This is a text group or social media page full of recommendations for the latest store with stocked shelves. It’s about driving hour after hour, racking up miles on the car and filling up the gas tank, going to store after store and coming out empty-handed. He is sometimes hungry.
For parents of infants in America, this is the new reality. The shortage of infant formula in the country has left families desperate to find ways to feed their children, and student parents are no exception. As federal, state and local governments look for ways to help, experts say institutions should support their student parents through this crisis by listening to their needs and finding creative ways to share resources, especially during the coming summer months.
“Student parents are more likely to have low income, struggle with basic needs like housing or food insecurity, and they experience extreme time poverty between work, school and caregiving. “, said Nicole Lynn Lewis, founder and CEO of Generation. Hope, an organization that provides direct support to student parents and encourages systemic change.
“If you’re a parent and you have to choose between food on the table, formula or whatever, and education, you’ll always choose the food on the table,” Lewis said. “The whole picture is not just that [students] can’t afford [formula], is that they can’t find it. This will have a huge impact on families and their education.
The shortage, caused by pandemic-related supply chain issues and the temporary closure of the Abbott formulas plant in Michigan, has reduced U.S. inventory by nearly 50%, according to Datasembly, a data firm. The Biden administration and Food and Drug Administration are adjusting to allow import formula from other countries, and the U.S. Department of Agriculture’s assistance program for young poor families, the Special Supplemental Nutrition Program for Women, Infants, and Children (WIC), accepts more waivers on some of its most common restrictions, like brand and amount.
“We know that student parents are more likely to be women of color, often single or heads of households,” said Ali Caccavella, senior learning specialist at the Hope Center, a research center based at the University. Temple that works to make higher education more efficient and equitable. Caccavella co-authored a February 2022 dissertation on college parenting that broke down student-parent demographics.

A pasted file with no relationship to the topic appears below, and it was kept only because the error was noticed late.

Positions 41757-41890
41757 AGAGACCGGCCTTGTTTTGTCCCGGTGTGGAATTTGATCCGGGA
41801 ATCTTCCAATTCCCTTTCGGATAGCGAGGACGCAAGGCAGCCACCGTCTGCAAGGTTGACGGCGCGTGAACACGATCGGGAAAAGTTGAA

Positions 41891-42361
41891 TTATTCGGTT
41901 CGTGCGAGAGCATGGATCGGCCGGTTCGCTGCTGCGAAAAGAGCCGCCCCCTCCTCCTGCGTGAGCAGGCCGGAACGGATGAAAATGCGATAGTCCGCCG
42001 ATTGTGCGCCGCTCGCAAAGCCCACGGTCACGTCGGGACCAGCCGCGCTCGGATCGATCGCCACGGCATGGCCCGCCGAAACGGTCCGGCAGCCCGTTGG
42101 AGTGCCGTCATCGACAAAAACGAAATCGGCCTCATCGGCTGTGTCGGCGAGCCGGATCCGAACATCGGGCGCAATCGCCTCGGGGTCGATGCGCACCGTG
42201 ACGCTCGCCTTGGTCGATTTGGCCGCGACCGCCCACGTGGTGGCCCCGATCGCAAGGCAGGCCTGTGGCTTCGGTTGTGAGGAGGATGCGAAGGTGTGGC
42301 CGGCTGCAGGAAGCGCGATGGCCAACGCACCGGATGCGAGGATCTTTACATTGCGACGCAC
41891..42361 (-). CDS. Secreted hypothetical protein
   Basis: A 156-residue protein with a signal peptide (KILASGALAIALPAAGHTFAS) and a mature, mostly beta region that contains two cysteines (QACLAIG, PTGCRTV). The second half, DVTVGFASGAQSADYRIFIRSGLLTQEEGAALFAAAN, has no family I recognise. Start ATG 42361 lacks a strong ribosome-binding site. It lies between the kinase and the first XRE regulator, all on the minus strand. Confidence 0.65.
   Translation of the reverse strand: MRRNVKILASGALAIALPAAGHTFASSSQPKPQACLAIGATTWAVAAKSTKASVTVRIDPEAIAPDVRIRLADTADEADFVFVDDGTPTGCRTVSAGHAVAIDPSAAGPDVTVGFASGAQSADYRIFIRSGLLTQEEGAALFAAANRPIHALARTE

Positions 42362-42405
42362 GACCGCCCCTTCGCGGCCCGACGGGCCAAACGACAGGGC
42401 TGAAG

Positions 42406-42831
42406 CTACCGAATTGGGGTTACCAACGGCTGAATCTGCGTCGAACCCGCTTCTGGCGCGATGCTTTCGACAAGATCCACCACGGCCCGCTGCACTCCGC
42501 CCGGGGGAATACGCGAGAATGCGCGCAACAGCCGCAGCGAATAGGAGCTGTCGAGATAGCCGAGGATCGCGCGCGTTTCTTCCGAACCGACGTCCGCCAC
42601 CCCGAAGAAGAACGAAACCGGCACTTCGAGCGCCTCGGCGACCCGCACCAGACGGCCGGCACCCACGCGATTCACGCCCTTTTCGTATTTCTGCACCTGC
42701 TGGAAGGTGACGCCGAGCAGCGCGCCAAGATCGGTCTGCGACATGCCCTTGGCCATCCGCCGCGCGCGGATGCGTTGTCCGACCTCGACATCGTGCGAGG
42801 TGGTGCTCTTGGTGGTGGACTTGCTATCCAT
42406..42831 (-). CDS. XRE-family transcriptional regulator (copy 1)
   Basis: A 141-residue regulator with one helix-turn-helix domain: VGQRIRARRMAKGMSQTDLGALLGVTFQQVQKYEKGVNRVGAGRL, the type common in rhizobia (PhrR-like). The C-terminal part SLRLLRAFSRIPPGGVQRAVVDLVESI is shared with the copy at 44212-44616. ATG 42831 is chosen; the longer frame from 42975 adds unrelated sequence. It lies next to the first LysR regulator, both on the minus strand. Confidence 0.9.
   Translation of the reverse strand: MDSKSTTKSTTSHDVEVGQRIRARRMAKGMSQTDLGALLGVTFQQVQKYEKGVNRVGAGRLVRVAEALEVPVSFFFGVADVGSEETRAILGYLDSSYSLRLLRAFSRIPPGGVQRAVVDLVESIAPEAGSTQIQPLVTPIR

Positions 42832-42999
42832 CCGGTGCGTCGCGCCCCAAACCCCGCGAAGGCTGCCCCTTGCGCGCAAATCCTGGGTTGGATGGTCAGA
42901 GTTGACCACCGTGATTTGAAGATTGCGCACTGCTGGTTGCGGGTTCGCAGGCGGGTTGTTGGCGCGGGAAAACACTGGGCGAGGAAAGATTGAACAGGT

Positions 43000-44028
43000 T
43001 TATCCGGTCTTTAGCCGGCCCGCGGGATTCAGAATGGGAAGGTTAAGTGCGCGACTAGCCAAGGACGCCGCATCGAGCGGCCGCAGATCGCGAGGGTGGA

“[The formula shortage] only adds another layer of unacceptable rates of basic needs insecurity,” Caccavella said. “We see, heartbreakingly, that this is more likely to impact students who are systemically marginalized.”
According to the report, 70% of all student-parents experience food or housing insecurity or homelessness, but between 85% and 90% of Black and Latino student-parents experience basic needs insecurity. A quarter of student parents of color could not feed their children balanced meals due to financial insecurity. Ten percent (10%) of parents of Asian, Black, and Latina students said they would reduce the size of family meals, skip meals, or not eat for an entire day, due to financial hardship.
Rising gas prices have further complicated the financial situation of student parents, who are more likely to struggle to find stable transportation. Generation Hope helps students with the cost of gas and connects them with neighborhoods that have pooled boxes of formula in a joint effort to ensure no baby goes hungry.
As the federal government brings more formula to the states, Lewis is coordinating with the White House to ensure these resources are shared with the communities that need them most. Some communities of color, Lewis said, may be wary of federal supplies, following a history of government-mandated medical abuse and oppression. That’s why Lewis hopes local higher education institutions can bridge the gap.
Some institutions have used a federal Child Care Access Means Parents in School (CCAMPIS) grant to build or fund child care centers on their campuses. Lewis and Caccavella said these hubs could potentially be great places to target and distribute formula as it arrives.
Lewis also reached out to Howard Community College President Dr. Daria Willis, asking if her campus would be willing to help distribute readiness supplies once they reach Maryland State. Willis easily agreed.
Howard Community College in Columbia, Maryland has a history of helping student parents access comprehensive resources through its Career Links program, which offers a pantry, lending library, mental health, school counseling and help with supplies like formula and diapers. Students are inducted into the program in cohorts, so they are immediately introduced to one another for community support.
Willis said institutions, especially community colleges, should come together to find solutions to the crisis. By providing the necessary supports for student-parents, Willis said, institutions serve not only the enrolled student, but the next generation — Willis calls this a “two-generation approach.”
“If your kid is watching you go to college, they know the opportunity is there,” Willis said.
Willis was a student mother herself. Having worn these shoes, she knows how invisible a student parent can feel right now.
“[Student parents] are not visible enough. The higher education system is structured so that you don’t see them or other people until something comes up and smacks you,” Willis said. “We need to do a better job as college administrators to shine a light on these students.”
Liann Herder can be contacted at [email protected]